The Wolfenstein series, an old franchise of games set in WWII, focuses on Nazi-antagonisation, stealing of war plans and thwarting plans to unveil 'secret weapons'. Though the latest edition to the series, 'Wolfenstein: The New Order' reveals Europe in an alternate 1960s in which the Axis powers won the second world war, where the player is part of a group resisting Nazi control. The tide has been against the Allies as a result of advanced technologies developed by the Nazis, the knowledge of which they have stolen from a secret society. The 2009 release in the Wolfenstein series suggests a supernatural influence, as there is talk of parallel universes, magic and amulets. This game has strong science fiction elements, but this appears to be influenced by ideas of Nazi occultism, unlike The New Order's greater sense of realism. Senior Gameplay Designer, Andreas Öjerfors, has commented on the choices made in creating the alternative history universe, drawing attention to the 'general sense of weirdness' gained by exaggerating stereotypical aspects of the Nazi Party: 'larger than life leaders, strange technology, strange experiments.' So this seems to be as much a parody of Nazi ideology and obsession as it is a speculation about what they could've achieved, had they made different choices regarding military technology.
Credit: Bethesda Softworks / Dead End Thrills
Even though attempts have been made to provide rational explanations for some aspects the Nazi's swift expansion (An improved version of concrete is cited as the reason why they can build cities so quickly), but some features of the game are more difficult to explain. The Nazis have achieved all the things in history that have been achieved by other nations in our own world. It is a eerily similar world where a Swastika, not the Stars and Stripes, flies on the Moon, and armoured Nazi soldiers parade alongside well-known landmarks, such as the Houses of Parliament. Even music has not escaped being Nazi-fied. Music didn't develop differently in this Nazi-occupied universe; the world did not miss 'House of the Rising Sun' though it exists with added accordion. The sense of this universe being so close to our own, but not quite, heightens the terror of the created world. This fits with Freud's notion of 'the uncanny', which suggests that something can be both familiar and alien at the same time, and this causes a feeling of discomfort or revulsion. The 'uncanny valley' effect was coined by Masahiro Mori, to apply to human aesthetics, but it makes sense in relation to an alternative universe. This theory suggests that revulsion is caused when a human likeness moves and looks almost, but not perfectly, identical to a real human. A sense of familiarity increases the closer something gets to a human, or familiar, likeness, and drops off suddenly to evoke feelings of revulsion when it becomes very close to appearing human. It could be said that this Nazi-occupied universe, which is so similar to the one we are familiar with, but with terrifying and slight alterations, could lie within this 'uncanny valley'.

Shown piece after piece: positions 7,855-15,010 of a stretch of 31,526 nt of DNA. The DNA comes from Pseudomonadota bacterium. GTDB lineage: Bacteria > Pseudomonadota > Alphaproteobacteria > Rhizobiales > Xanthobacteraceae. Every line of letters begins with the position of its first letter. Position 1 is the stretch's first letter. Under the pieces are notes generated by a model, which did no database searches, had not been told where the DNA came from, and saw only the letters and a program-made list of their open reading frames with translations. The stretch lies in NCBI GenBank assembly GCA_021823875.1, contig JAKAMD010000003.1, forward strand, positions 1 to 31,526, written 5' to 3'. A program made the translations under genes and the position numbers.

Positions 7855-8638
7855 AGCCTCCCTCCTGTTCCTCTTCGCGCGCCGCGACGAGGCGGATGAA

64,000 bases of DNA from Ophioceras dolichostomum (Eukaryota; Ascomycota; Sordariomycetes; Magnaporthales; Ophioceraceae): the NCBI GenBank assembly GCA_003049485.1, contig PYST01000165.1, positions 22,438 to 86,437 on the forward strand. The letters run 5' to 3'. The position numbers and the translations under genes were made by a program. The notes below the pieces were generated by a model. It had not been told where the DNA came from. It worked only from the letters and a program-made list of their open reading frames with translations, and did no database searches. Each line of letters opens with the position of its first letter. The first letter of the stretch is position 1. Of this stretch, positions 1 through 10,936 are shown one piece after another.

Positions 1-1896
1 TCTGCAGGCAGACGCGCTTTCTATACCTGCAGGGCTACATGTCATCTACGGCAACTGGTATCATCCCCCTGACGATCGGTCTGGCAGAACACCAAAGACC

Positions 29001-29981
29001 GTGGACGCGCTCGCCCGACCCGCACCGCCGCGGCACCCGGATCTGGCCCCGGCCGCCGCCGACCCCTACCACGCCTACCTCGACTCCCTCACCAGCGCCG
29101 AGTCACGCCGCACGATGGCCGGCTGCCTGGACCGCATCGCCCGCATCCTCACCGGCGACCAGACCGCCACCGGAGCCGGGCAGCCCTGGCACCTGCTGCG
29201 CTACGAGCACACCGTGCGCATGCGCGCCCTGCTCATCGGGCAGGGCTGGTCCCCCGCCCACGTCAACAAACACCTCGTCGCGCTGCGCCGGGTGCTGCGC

Masahiro Mori's 'Uncanny Valley'.
Though it comes to the fore in 'The New Order', the threat of advanced technology can be seen in many of the earlier games. A character called 'Deathshead' is the driving force behind providing the Nazi regime with advanced technology. Powerfully-armoured and heavily armed, cyborg soldiers called 'Lopers' are just one of the creations who, with their terrifying presence in the game, give the impression of formidable military technology. Though cyborg soldiers may be an exaggeration for dramatic effect, German science and technology did make great developments during wartime and the Nazis did propose some quite far-fetched suggestions. Were they even remotely close to becoming the technologically-advanced war machine that games like Wolfenstein suggest? Did the Nazis have any ideas that may have seemed like science fiction, but may have been within their grasp? Sorry to leave at a cliffhanger moment, but all this will be explored in my next article.
References & Further Reading
- 'Wolfenstein - The New Order' (Bethesda Softworks / Machine Games).
- Suvin, 'Metamorphoses Of Science Fiction' (1979).
- Nobelprize.org : The Official Website Of The Nobel Prize.
- Geforce.com, 'Interview With Andreas Öjerfors And Jim Kjellin'.
Listing image: Bethesda Softworks